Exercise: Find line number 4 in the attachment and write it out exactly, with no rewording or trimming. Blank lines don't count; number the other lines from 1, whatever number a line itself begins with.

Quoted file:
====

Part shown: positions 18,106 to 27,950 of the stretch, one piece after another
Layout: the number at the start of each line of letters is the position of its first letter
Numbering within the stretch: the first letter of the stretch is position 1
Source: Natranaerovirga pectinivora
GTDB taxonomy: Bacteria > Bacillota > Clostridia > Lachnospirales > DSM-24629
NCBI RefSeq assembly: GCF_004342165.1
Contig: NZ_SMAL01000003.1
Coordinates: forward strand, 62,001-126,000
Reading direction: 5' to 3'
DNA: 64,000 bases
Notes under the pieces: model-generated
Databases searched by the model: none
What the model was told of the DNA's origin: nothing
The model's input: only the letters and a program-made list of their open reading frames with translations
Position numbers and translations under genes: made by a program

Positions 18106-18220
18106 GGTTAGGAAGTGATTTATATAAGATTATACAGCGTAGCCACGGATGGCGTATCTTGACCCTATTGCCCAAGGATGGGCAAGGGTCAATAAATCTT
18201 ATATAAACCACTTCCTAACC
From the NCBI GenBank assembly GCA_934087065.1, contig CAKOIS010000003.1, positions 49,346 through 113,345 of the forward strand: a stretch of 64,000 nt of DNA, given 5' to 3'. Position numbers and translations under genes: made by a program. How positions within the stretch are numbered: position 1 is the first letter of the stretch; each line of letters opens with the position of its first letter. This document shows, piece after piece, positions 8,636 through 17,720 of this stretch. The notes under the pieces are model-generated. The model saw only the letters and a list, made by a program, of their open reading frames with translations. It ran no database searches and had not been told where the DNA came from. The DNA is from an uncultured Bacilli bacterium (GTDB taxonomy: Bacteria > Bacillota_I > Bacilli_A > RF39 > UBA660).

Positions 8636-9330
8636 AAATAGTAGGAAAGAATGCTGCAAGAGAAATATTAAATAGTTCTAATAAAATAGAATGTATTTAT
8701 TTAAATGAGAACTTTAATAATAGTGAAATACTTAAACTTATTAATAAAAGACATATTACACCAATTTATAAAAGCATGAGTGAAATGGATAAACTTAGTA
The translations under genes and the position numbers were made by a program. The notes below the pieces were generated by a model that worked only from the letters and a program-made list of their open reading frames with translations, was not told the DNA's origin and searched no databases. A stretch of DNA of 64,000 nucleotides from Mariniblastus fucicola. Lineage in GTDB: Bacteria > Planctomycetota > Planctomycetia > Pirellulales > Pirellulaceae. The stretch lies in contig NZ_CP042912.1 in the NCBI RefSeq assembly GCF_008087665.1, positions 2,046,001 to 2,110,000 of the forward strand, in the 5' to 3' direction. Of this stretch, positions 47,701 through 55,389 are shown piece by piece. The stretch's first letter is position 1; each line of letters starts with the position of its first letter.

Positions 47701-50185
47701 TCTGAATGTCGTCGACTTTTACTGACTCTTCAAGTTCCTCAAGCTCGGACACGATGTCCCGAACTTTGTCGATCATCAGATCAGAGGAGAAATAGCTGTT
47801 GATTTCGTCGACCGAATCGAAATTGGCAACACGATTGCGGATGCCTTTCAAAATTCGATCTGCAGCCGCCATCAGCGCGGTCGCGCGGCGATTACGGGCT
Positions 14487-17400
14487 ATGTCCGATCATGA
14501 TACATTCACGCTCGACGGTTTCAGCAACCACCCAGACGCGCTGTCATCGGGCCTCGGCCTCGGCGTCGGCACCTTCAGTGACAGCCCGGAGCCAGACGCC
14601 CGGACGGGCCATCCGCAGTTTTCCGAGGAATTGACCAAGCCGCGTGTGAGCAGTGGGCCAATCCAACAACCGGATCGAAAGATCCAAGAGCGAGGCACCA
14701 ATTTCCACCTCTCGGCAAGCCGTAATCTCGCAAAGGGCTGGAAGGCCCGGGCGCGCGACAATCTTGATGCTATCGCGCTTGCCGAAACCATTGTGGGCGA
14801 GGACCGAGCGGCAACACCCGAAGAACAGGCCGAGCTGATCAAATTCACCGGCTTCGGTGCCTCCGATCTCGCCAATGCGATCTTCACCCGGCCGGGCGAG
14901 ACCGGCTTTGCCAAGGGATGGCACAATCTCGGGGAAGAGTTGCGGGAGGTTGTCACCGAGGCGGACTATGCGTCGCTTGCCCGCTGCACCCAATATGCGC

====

Source: Natranaerovirga pectinivora